When we founded Biome Lifestyle, three years ago, we thought that the two principles we would work to were simply style and the need to work in harmony with the natural environment. It turns out that the world is rather more complicated than that! Style is still our guiding light, of course, but the ethical principles we now uphold are broader and much more complex than simple eco-friendliness.
Of course the world’s ecology is vitally important to us all, and globalisation is not basically environmentally friendly. Apart from anything else, mass consumerism uses up our planet’s finite natural resources, and contributes to global warming. Plus, mass farming uses massive amounts of pesticides and fertilisers, and industrial-scale production can produce industrial quantities of toxins.
But globalised consumption has human side effects. It can lead to the ruthless exploitation of people in industrial sweatshops in poor countries, and to the impoverishment of the small-scale farmers who have to sell their goods to large-scale buyers in the developed world.
So now we have a kind of checklist of questions that we ask ourselves when we are looking for new products. We start, of course, with the basic issue of whether our customers will like the “look” of the item. Will it look good in your home? But then we get down to the ethics of the story behind the product.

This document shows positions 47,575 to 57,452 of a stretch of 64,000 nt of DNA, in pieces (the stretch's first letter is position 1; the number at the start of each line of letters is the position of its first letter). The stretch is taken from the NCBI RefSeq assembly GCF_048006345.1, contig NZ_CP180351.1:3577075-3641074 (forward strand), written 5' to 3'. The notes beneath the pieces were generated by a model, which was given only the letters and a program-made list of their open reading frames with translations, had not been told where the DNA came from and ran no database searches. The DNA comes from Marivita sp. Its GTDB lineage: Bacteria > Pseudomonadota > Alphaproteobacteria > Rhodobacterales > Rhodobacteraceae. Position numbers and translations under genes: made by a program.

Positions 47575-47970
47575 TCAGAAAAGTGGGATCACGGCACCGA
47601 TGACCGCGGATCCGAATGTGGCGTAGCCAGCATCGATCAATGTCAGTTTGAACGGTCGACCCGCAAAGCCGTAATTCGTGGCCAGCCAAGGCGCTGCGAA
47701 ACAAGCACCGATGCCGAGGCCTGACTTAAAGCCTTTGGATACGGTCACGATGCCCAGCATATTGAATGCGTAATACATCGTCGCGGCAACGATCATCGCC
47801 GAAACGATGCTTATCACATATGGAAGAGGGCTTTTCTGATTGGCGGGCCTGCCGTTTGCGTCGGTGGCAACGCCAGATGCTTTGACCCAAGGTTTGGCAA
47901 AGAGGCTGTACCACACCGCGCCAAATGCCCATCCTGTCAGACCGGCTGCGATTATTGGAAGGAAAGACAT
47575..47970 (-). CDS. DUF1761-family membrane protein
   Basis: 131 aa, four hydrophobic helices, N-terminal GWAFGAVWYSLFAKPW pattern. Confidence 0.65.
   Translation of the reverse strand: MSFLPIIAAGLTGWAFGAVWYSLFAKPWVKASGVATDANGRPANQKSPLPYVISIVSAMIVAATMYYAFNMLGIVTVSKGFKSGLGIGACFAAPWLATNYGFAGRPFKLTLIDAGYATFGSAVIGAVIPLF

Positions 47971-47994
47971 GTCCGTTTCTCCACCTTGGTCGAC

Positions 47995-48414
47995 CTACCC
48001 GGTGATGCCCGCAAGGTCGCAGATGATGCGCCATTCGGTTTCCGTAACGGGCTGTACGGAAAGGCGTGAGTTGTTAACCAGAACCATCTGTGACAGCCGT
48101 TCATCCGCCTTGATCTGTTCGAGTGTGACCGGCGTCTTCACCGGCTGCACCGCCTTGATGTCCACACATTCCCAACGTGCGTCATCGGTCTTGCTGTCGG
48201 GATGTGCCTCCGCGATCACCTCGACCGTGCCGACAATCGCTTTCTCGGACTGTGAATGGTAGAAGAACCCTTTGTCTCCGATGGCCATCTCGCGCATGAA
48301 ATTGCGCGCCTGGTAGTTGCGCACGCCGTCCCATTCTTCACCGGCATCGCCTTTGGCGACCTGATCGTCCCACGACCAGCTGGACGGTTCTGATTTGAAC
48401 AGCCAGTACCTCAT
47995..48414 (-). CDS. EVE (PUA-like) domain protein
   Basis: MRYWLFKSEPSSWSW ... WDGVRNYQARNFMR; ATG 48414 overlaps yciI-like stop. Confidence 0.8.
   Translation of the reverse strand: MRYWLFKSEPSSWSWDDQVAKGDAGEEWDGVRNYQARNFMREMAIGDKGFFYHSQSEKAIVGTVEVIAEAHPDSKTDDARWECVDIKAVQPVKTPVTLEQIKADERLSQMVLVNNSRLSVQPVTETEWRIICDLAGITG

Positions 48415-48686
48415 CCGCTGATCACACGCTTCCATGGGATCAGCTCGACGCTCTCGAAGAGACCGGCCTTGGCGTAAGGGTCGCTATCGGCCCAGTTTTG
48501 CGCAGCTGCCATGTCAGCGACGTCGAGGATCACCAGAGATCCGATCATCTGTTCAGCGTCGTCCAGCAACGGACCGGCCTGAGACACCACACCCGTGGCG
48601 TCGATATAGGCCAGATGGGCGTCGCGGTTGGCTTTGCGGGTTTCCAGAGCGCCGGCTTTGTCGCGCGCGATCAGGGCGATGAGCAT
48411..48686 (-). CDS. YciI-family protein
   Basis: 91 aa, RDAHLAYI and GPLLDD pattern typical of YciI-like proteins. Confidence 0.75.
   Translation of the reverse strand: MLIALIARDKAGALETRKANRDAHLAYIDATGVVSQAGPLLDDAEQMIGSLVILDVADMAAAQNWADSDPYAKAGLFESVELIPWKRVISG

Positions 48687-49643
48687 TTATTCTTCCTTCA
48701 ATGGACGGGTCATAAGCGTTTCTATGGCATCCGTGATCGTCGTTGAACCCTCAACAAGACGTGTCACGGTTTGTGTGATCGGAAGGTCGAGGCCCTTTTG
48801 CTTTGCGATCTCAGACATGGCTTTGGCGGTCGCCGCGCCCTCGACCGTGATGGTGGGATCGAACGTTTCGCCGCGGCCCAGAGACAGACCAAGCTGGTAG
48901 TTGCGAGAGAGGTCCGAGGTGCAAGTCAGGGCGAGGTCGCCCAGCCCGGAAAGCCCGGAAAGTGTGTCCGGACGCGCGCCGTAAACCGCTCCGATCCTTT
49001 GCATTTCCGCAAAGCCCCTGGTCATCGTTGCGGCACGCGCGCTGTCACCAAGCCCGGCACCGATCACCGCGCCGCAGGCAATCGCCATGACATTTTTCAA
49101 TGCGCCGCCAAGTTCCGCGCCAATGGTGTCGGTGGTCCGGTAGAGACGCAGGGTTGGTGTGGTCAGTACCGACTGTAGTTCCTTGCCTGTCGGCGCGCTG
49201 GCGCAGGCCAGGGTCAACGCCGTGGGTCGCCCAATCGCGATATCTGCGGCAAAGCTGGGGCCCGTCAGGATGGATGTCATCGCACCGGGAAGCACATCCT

We look at the impact of its production and sale, to see if it damages the environment in any way, either by its use of local resources, or by the way it’s transported. We like the use of recycled materials, and the production of recyclable products. Sustainable sources of raw materials are important, as are properly managed forests. And transport to the UK by ship would always be preferred to airfreight.
We look at who makes it, and how they are organised. We won’t sell products where we don’t know the full story. We tend to favour co-operative or family unit production, because we feel that this reduces the probability of unfair exploitation. If we are thinking of sourcing from a company, we investigate their policies on pay rates, opportunities for training, and the position of the company in its local community.
We respect craftsmanship, so handmade items are important to us. It’s good to think that skills built up over generations can still produce products from traditional materials that look good in a 21st century home!
Often we find that the items you might want to see are produced far away, and are brought to the UK by a network of trading organisations. We always investigate the networks to see if the trade is fair to the producers. Sometimes we don’t need to check beyond their “Fairtrade” certificates. But the small-scale producers and importers we tend to deal with often cannot afford to invest in certification, so we do the checking you would want to do for yourselves, and make sure that the principles of fair trade are followed.
To cover all the criteria we have on the ethical side of Biome Lifestyle’s business, and to help you follow our products’ stories, we use a set of indicator labels throughout this website. Each of these is explained more fully in the following sections. All our products meet at least one important criterion; some meet more than one.